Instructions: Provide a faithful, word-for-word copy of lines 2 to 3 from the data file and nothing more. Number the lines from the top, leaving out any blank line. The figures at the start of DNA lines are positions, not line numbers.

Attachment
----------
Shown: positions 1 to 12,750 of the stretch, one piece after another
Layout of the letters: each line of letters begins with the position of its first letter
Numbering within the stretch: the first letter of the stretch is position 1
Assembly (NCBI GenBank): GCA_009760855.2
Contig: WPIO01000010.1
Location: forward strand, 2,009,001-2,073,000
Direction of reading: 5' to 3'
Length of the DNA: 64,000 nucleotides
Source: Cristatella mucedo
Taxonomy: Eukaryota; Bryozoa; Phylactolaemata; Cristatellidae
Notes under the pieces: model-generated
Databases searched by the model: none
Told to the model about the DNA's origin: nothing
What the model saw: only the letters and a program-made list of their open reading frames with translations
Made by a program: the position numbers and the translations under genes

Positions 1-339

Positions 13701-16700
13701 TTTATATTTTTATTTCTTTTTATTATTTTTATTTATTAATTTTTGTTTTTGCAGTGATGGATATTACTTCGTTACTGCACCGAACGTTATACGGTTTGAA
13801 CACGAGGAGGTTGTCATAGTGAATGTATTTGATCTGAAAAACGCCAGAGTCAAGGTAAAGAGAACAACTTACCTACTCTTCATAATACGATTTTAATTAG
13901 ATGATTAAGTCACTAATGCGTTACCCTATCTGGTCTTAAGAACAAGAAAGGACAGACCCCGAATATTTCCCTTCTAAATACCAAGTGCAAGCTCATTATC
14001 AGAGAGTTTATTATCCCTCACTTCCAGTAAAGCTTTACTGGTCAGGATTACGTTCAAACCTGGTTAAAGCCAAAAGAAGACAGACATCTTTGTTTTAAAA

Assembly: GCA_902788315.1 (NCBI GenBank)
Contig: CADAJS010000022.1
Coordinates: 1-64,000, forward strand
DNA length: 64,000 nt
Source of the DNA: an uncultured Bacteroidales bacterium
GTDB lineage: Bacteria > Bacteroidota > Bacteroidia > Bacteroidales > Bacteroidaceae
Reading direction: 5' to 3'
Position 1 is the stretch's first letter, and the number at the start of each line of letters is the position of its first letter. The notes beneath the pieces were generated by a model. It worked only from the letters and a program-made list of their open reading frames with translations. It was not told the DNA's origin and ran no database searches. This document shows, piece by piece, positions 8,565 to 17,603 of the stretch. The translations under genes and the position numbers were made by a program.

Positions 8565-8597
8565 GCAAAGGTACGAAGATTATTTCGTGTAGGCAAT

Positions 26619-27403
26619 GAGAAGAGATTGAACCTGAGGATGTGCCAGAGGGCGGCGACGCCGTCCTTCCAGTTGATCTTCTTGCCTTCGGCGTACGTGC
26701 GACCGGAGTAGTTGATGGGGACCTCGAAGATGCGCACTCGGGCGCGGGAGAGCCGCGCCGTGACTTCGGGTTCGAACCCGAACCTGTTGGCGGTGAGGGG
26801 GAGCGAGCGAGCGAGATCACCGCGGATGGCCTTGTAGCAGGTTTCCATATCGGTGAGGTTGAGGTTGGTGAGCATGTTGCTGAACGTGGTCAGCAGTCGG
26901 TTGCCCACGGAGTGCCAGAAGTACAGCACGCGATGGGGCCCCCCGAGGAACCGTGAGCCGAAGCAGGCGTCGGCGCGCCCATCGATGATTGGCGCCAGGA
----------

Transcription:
Layout of the letters: each line of letters begins with the position of its first letter
Numbering within the stretch: the first letter of the stretch is position 1